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Research Agenda
Multi-Agent Reinforcement Learning

Multi-agent reinforcement learning (MARL) poses the same learning problem as traditional reinforcement leaning (RL): How can an agent learn to maximize their rewards through interaction with their environment? Traditional RL has formalized this problem by modeling the environment as a Markov decision process (MDP) where the outcome of our agent's actions are fully explained by the state the world is in. MDPs work well for modeling simple dynamic systems but have a hard time modeling the near boundless complexity of the real world. A particularly interesting class of environments that MDPs model poorly can be understood, instead, by modeling them as a relatively simple process, but with complex dynamics attributed to the presence of other agents who are also attempting to maximize their rewards. MARL addresses the RL problem in these environments using stochastic (Markov) games (Littman 1994) as the formal model.

The field of game theory has long addressed the question of how to model and predict the behavior of multiple self interested agents acting in the same environment. Game theory is a mature discipline containing some of the best answers we have to how competing agents will act. MARL has taken much, as it should, from game theory. However, there are three fundamental problems preventing game theory from being directly applied to the MARL problem.

  • Few algorithms that compute general-sum game theoretic solutions efficiently scale beyond toy problems.
  • Game theory assumes agents are fully rational, meaning they have infinite intelligence and computational power, an assumption that clearly does not hold in the real world.
  • Due in large part to the first two problems, game theory has a descriptive focus on properties of ideal behavior and mechanism design while on the other hand MARL primarily has a prescriptive focus on designing algorithms for optimal control in potentially unknown environments.
My thesis primarily attempts to address the first shortcoming and utilize game theory's strong theoretical foundation to solve the multi-agent reinforcement learning problem. We accomplish this by designing scalable algorithms to compute game theoretic solutions for stochastic games of complete and incomplete information. Under certain restricted circumstances these results can be directly applied, while without scalable algorithms game theoretic results are not practicable (even if the other two shortcomings are addressed). Once we have efficient algorithms the last two shortcomings can be overcome by modeling bounded rationality and the need for exploration as unknown variables in a known game of incomplete information.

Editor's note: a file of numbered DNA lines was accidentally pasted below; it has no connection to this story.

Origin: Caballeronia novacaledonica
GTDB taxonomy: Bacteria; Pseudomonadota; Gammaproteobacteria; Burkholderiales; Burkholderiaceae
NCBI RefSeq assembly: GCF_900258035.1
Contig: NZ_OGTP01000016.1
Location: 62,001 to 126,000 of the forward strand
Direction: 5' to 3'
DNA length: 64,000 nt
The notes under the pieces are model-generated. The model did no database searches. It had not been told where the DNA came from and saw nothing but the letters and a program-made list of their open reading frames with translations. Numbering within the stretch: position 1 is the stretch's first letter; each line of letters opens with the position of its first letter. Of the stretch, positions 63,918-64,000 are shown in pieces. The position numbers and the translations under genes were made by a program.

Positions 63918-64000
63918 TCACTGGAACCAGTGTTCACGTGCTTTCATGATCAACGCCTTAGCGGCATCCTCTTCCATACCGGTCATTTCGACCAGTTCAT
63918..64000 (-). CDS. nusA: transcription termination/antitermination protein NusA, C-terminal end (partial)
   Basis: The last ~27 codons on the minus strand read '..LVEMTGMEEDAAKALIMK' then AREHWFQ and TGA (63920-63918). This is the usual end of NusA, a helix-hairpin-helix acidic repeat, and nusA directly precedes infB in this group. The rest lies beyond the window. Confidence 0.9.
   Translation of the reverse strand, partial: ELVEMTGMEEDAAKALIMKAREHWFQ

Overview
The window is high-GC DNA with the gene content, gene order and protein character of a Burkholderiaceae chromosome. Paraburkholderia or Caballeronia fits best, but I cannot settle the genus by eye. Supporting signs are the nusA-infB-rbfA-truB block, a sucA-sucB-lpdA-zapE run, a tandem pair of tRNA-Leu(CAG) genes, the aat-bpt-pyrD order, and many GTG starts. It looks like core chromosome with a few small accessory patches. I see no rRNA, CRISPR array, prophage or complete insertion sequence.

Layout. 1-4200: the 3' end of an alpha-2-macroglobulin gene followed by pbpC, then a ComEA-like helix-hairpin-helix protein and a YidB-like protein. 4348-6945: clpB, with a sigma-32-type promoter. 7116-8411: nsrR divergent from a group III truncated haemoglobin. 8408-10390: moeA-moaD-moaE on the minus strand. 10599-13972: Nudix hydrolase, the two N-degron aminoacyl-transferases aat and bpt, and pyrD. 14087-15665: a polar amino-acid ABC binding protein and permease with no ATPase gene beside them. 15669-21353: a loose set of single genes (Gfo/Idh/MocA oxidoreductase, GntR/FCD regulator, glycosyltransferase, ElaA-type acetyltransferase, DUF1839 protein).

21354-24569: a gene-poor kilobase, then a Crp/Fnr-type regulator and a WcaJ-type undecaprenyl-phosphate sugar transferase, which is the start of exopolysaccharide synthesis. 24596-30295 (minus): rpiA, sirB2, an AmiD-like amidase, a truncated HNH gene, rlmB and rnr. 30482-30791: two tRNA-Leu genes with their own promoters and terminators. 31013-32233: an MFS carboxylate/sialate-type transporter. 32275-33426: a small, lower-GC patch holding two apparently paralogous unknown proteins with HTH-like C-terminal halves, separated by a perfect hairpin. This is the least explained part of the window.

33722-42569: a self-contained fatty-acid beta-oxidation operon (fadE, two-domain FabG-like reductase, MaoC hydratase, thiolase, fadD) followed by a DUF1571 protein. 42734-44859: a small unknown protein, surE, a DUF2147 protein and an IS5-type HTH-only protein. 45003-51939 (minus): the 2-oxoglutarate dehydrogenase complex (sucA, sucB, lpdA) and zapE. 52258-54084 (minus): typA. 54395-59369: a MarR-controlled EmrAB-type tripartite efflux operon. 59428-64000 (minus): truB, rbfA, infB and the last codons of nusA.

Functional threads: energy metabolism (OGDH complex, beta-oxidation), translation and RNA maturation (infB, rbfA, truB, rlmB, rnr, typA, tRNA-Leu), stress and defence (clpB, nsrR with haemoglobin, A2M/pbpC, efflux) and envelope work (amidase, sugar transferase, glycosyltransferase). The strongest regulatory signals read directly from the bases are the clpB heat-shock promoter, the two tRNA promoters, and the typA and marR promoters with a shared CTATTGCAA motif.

Completed Work

My solution revolves around using \emph{achievable set functions} as the basis for computation and communication. This is a similar approach to related work in both operations research (Abreu 1988; Cronshaw 1997; Judd, Yeltekin, and Conklin 2003; Horner et al. 2010) and MARL (Murray and Gordon 2007; Burkov and Chaib-draa 2010). However, none of these approaches has appealing error or computational guarantees able to generalize to stochastic games (SGs). An achievable set function is the multi-agent analogy to the single agent value-function. As a group of agents follow a joint-policy, each player receives rewards. The discounted sum of these rewards is that player's utility. The vector containing these utilities is known as the joint-utility, or value-vector. Thus, a joint-policy yields a joint-utility. If we examine all mixed joint-policies, discard those not in equilibrium, and compute all the joint-utilities of the remaining policies we will have a set of points in R^n (one dimension for each player's utility) -- the achievable set, depicting which joint-utilities are achievable (Figure 1).